iOS

How to selectively block Internet access

Christopher Breen Senior Editor, Macworld Follow me on Google+

Chris has covered technology and media since the latter days of the Reagan Administration. In addition to his journalistic endeavors, he's a professional musician in the San Francisco Bay Area.
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You, as generous parent, have given your child an iPod touch. Problem is, they spend all their time on the thing texting their friends when they could so more important things like their homework. You could, of course, just pull the thing out of their hands, but if you connect to the Internet via an AirPort Base Station try this instead.

First, grab hold of their device and go to Settings > General > About. Scroll down and look for the Wi-Fi Address entry. This is the hardware address (or MAC address) that’s unique to that device. Write it down.

Now launch AirPort Utility, select the AirPort Base Station that's connected to your broadband modem (in the video I misspoke and said "router," but that's incorrect as the Base Station is the router in this case). Click Edit. Click on the Network tab and then enable the Enable Access Control option. Now click the Timed Access Control button. In the sheet that appears click on the Plus button to add a wireless client. Give your kid’s iPod a name and then enter its MAC address in this field. Now configure the pop-up menus for those days and times wireless access is allowed—so maybe for an hour or two after they come home from school during the week and a few hours on the weekend.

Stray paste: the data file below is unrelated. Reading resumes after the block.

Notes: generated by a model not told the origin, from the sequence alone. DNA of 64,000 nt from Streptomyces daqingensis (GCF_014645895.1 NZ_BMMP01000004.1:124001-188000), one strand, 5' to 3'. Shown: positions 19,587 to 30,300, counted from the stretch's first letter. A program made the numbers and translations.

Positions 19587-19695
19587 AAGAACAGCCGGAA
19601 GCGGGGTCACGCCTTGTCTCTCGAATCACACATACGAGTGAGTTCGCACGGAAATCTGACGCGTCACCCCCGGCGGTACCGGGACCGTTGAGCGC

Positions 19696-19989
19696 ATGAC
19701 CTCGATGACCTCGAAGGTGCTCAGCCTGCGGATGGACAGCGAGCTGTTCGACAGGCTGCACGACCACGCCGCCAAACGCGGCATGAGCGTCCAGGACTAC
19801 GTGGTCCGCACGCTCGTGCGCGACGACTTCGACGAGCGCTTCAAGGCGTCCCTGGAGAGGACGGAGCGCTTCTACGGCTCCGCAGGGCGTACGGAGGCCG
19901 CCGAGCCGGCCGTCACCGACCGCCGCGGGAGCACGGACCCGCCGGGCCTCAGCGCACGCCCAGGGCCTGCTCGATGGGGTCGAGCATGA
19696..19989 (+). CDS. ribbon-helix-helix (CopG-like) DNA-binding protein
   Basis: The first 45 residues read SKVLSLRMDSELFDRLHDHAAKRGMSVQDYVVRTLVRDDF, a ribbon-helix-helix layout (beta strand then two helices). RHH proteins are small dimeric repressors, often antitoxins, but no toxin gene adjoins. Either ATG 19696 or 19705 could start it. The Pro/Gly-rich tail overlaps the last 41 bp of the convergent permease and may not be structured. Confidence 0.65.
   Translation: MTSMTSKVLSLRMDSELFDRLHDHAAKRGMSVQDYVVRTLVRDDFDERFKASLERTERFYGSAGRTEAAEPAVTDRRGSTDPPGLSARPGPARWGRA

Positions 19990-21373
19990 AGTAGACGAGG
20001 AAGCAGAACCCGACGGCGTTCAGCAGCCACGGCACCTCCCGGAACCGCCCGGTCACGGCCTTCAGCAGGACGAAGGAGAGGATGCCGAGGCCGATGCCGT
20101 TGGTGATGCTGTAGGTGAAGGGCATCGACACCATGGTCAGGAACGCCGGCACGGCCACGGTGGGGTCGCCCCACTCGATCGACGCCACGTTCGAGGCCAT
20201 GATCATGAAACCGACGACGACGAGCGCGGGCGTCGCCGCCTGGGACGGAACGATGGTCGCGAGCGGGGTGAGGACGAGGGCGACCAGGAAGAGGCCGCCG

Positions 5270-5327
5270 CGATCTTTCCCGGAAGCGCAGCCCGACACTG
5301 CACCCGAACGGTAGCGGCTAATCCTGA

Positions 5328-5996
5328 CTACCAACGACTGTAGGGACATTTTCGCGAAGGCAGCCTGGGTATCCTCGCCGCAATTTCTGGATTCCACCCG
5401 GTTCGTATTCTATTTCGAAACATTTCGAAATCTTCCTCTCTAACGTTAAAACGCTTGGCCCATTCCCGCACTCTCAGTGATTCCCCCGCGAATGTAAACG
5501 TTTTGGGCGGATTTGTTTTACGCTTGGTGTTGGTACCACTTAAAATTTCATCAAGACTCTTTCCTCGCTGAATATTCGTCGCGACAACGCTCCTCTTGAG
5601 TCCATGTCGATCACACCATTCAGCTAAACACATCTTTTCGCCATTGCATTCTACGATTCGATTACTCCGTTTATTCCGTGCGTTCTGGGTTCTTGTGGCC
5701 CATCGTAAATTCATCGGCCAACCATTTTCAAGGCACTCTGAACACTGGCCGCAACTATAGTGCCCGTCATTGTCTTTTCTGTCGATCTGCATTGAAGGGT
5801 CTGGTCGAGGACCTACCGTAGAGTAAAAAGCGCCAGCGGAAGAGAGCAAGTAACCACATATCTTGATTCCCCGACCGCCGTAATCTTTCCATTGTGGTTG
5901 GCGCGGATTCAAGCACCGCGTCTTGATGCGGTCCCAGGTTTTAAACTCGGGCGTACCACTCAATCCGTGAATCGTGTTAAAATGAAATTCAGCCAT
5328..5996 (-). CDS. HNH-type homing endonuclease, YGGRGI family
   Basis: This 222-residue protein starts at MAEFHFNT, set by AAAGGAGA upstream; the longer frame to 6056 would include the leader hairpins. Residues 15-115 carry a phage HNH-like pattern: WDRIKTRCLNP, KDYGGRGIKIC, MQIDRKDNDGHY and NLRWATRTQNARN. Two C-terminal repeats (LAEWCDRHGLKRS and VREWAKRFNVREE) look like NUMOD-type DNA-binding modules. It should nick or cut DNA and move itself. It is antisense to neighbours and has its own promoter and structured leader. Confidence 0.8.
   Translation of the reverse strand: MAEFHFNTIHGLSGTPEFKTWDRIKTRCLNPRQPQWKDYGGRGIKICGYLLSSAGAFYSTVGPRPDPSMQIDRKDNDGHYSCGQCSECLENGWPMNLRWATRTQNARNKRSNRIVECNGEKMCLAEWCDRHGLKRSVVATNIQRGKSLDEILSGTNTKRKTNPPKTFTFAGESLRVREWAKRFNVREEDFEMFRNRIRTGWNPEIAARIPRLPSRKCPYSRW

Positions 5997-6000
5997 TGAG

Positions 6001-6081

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Macworld Video: Organize your iPhone photos with Image Capture

Serenity Caldwell Associate Editor, Macworld

Serenity has been writing and talking and tinkering with Apple products since she was old enough to double-click. In her spare time, she sketches, writes, acts, sings, and wears an assortment of hats.
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It’s easy to take silly photos or screenshots on your iPhone, but what happens if you want to get rid of them without having to manually select each one? I take a lot of screenshots on my iPhone for reviews and news articles, and using my Mac and the Image Capture app, it’s easy to delete the images I no longer want and instantly download the ones I do.

Plug in your iPhone and open Image Capture. The Image Capture app isn’t very flashy, but it loads your phone and its photos quickly, saving you from having to launch a slower program like iPhoto. First and foremost, the program lets you download recently-taken images: Just sort by Date taken and select the pictures you want; then click the Import button to download them to your computer. From there, you can upload them to Facebook, Twitter, email, your blog, or your favorite social media platform.